disease at the organism level


                                                         15
the complexity dilemma




                         16
                          restlessness in biomedicine

   “During the last fifty years the dominant stance in experimental
   biology has been reductionism.”


   “For the most part, research programs were based on the notion
   that genes were in 'the driver's seat' controlling the
   developmental program and determining normalcy and disease
   (genetic reductionism and genetic determinism).”


   “The optimism of molecular biologists, fueled by early success in
   tackling relatively simple problems, has now been tempered by
   the difficulties found when attempting to understand complex
   biological problems.”

Soto AM, Sonnenschein C. J Biosci 2005 Feb:30(1):103-18 Emergentism as a default: cancer as a problem
of tissue organization.                                                                                 17
                  the limitations of molecular mechanistic
                                explanations


     “Although molecular biology offers many spectacular
     successes, it is clear that the detailed inventory of genes,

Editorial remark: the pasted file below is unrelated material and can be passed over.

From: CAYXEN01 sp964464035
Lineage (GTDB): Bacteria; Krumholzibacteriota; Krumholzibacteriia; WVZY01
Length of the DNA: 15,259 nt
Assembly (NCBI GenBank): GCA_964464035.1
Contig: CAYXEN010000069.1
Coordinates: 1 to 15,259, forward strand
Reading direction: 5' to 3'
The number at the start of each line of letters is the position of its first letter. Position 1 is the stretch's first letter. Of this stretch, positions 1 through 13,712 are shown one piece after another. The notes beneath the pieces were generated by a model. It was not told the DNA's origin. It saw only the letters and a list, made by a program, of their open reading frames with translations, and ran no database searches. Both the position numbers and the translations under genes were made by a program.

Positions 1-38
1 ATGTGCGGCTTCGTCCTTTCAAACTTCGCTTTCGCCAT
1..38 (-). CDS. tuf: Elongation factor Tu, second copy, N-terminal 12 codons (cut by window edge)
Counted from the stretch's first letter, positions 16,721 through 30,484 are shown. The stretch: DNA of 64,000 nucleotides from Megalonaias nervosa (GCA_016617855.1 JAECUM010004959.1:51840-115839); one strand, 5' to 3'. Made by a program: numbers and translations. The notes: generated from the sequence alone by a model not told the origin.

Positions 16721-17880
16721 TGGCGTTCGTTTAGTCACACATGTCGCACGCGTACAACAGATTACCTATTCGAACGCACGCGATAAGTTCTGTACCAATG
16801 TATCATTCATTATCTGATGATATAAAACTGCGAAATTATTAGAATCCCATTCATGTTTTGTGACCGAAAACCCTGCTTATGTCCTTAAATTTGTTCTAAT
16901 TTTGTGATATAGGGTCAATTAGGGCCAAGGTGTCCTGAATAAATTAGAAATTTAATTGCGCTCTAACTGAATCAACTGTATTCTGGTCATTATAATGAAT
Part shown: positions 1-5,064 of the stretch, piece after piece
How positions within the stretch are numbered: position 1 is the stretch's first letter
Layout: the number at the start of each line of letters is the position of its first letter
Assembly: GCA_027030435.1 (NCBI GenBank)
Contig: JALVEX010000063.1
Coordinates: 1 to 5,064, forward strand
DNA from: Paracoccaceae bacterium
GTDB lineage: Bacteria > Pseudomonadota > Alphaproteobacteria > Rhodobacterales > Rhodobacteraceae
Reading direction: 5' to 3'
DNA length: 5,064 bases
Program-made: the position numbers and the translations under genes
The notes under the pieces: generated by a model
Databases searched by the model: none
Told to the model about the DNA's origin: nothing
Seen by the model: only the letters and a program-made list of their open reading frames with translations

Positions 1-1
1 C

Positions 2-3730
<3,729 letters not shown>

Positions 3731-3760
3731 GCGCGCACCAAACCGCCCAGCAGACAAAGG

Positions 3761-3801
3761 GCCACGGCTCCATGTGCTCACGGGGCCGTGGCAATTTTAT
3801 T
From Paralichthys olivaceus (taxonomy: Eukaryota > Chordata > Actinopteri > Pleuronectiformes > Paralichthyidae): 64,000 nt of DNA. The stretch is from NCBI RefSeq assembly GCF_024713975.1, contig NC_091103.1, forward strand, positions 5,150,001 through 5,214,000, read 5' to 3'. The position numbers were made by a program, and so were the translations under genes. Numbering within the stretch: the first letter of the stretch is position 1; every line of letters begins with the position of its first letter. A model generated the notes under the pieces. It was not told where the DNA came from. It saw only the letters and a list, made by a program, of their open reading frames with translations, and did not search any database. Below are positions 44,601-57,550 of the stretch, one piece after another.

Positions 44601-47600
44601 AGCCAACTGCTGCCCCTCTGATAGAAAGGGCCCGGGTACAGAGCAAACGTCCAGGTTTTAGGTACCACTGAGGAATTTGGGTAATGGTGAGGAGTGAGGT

proteins, and metabolites is not sufficient to understand the
     cell's complexity.”




Zoltan and Barabasi, Systems biology: life’s complexity pyramid. Science (2002) 298: 763-764.
                                                                                                18
    a current trend in biomedical research


mechanistic biochemical explanation recedes into the
background



the foreground becomes occupied by newly discovered
components involved in unsuspected operations




                                                       19
MOVEMENT IN BIOMEDICINE TOWARDS A NEW
  PERSPECTIVE ON HEALTH AND DISEASE




                                        20
studies of mechanisms and mechanistic explanations at the
molecular level continue



a new omic entity comes into being




network theory is applied to the biomedical domain



                                                            21
                                         the omic entity